I Have Made 19 Feature Films, Here's What I Have Learned….

I Have Made 19 Feature Films, Here's What I Have Learned….

I Have Made 19 Feature Films, Here's What I Have Learned….

Al Carretta
Al Carretta
2 years ago

There is now an audience for your film.

If you’re an indie filmmaker working on nominal resources someone will state you are doing too much on your own. And? You will be. Ignore anyone with this attitude who tries to denigrate you for doing so.

Provided you’ve one, made a film, two, aligned it in genre, and three, made it to a technical standard at feature length, it’s very likely an audience will now find your product if you can master the basics of self-distribution. The window of exposure might be short but you can now be presented in a huge window when previously there was no window at all.

Technology is now at such a level that whole departments have been reduced to an individual’s respective efficacy in organization. Year on year I’ve learnt that being in control of your production workflow is the single most important thing you can do to deliver product.

If that means you are stretched thin, accept it as a reality of the journey and learn how to overcome it. Always work to a deadline and appreciate the total necessity of compromise. Work to that ethos, finish a film and then you’re in the World of the 21st century; distribution. With every film I’ve put out I’ve learnt a little more about this game.

I Have Made 19 Feature Films Heres What I Have Learned

Al Carretta as Marshall James Jennings in ‘The Judge Of Harbor County’.

This production was shot and edited in a six day block in UK lockdown, Autumn 2020.

The Devil Made Me Do It.

A product with a platform can go ballistic. My 4th feature from 2012 has to be mentioned as this is pure inspiration. Last year, when 'The Conjuring 3: The Devil Made Me Do It’ crept into the American Box Office at number one something else was happening. My little film was getting watched too. How people were mistaking a 1973 set, mafia crime drama starring this guy called Al Carretta and made for £1800 with a Hollywood Blockbuster from Blumhouse was a little beyond me but as the negative reviews piled up on Amazon so did the money because it was being consumed.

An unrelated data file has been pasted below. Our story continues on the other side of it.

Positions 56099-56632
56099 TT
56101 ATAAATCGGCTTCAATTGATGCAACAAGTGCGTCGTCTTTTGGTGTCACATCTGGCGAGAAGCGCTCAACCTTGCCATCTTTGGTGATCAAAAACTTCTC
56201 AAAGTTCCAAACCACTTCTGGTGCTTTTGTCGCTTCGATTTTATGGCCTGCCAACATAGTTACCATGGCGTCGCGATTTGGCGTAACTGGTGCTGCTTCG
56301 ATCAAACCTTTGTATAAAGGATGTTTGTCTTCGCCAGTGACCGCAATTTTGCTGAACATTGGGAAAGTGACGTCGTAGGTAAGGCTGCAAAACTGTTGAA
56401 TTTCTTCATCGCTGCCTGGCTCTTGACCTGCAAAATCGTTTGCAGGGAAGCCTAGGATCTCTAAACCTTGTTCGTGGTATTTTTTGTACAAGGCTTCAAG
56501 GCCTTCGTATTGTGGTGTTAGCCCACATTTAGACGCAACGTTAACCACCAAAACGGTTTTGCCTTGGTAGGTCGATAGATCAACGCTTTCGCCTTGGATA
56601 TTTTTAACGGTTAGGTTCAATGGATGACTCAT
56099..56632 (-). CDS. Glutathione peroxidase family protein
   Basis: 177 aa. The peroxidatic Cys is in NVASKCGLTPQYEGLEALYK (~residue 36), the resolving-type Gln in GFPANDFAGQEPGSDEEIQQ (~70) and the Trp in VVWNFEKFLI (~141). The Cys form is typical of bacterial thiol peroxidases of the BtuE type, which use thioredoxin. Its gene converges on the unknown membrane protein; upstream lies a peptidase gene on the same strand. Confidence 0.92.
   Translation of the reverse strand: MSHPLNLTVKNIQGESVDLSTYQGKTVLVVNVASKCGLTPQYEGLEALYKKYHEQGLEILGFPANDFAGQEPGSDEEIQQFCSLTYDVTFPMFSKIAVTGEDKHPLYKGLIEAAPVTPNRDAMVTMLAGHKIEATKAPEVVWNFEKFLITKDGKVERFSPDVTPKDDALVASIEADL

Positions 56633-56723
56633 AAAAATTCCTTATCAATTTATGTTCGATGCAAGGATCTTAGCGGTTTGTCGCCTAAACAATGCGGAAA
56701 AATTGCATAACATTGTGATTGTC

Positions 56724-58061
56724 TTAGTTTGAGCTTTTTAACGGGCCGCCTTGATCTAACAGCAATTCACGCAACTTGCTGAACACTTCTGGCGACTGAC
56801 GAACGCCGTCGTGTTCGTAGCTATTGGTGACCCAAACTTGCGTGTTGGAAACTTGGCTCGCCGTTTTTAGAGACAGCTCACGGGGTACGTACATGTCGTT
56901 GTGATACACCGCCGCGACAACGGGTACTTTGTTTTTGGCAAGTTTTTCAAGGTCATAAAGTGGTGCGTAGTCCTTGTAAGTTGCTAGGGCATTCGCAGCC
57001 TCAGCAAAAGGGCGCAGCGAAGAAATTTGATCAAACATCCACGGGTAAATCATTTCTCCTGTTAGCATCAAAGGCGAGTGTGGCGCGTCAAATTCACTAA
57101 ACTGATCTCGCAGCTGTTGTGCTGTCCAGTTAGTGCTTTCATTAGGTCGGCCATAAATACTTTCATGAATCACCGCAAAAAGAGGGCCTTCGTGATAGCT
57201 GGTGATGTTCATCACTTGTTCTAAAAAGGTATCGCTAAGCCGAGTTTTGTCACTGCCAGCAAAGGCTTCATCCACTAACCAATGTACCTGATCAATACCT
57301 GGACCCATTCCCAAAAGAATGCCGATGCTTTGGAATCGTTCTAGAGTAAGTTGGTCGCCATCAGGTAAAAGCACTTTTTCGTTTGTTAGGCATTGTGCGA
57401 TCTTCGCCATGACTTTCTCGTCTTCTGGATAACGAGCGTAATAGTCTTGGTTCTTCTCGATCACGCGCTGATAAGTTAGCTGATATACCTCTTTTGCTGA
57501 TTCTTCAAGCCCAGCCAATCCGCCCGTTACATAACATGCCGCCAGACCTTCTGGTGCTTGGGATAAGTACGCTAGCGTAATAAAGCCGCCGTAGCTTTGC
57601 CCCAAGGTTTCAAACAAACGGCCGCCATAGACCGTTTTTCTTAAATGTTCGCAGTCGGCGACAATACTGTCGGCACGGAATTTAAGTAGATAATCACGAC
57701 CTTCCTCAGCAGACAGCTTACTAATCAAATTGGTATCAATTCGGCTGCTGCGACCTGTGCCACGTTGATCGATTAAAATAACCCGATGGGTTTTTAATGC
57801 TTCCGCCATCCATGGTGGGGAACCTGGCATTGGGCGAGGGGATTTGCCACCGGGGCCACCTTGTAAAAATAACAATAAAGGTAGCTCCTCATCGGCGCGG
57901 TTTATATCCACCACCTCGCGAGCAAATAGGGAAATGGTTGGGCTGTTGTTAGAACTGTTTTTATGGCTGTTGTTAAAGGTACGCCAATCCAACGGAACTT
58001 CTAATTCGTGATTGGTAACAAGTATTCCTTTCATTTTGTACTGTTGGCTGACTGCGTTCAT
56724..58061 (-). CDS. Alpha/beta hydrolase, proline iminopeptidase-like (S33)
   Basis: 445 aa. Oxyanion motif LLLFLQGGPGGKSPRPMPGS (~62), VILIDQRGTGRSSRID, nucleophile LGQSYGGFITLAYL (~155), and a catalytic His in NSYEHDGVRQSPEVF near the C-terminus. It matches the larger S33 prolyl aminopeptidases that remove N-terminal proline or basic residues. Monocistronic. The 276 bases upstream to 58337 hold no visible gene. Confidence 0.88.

Most filmmakers won’t ever tell you the financial nitty gritty but I think being transparent makes you interesting. Since Autumn 2021, DMMDI has done about $20-25,000 in gross sales. I say ‘about’ because the deductions are heavy and it’s difficult to trace exact totals but thanks to Amazon and the game changers that are Filmhub.com this film has made it’s money back. Indie films on this scale rarely make their money back but film land has been completely disrupted in recent years and the big studios, with their debt and million dollar paydays forget that it’s the grassroots players that make the game. There is no way Devil could have been successful in 2012 in the way it has been in the past year and that is just how much distribution has changed in a decade.

I Have Made 19 Feature Films Heres What I Have Learned

Al Carretta directing Charlotte Reidie (left) and Alex Stevens (right) in a behind the scenes still from ‘Saint Cecilia Of Spiralence’.

This was shot in a six day turnaround in the final weeks of UK lockdown in April 2021.

Perseverance Puts You In A Different League

As I begin the mad turnaround for production on my 20th indie feature ‘Eight Hundred Dollar Value’, I often wonder how I’ve managed to maintain the constant energy required to keep delivering content on nominal resources. I know how and why; I have a drive to do this like nobody else but never being given the same opportunity as my peers has constantly disappointed me. Ultimately it has been a source of deep motivation me but it took a few features to identify that this was a driving force I could harness. I genuinely believed after making the first few films new horizons would appear but sadly, unless you’ve got something that people really want, they don’t. This is why you have to maintain your original enthusiasm; every new film is like a new business and this is why you need to condition yourself to always be creating opportunities.

I’ve directly observed that many people use ‘burnout’ as an excuse to find a new profession with a guilty acknowledgement that artistic progression demands a deeper conviction than their psyche possesses. Ultimately, my initial takeaway after 19 features is the continued growth in my resilience and mental strength. All you can do to progress is maximise your potential from the resources you have.

I Have Made 19 Feature Films Heres What I Have Learned

Charlotte Reidie in a production still from ‘Saint Cecilia Of Spiralence’ (2021).

Performance Dynamics Are Everything

Here’s a harsh but brutal truth. People are desperate to be in films. These same people are also desperate to walk away from them as they assume a bigger opportunity awaits. It doesn’t. It’s unlikely you’re good enough to have impressed anyone of note in the first place. You have to make a positive note on people if you want a chance of longevity. This means playing a game of perceived involvement with a production. Share the film, talk about, acknowledge it. Frowns quickly become furrowed when you ignore what you’re in and it’s released on a platform better than anything else you’ve done.

Many actors want to be directors or producers. Generally, the problem with this progression is that it’s chased by performers who haven’t demonstrated development of their acting craft from the roles they have delivered. In other words, they’ve done lots of films, but have never improved. When I attempted my first feature in 2007 I observed that my acting contribution was ineffective in the supporting role I’d undertaken. Essentially, I wasn’t doing enough so my skillset was being wasted. This is where I first learnt that you have to take an all or nothing approach if you have a core skillset going underused. To re-affirm my confidence and ability, I took on responsibility and stepped up my acting.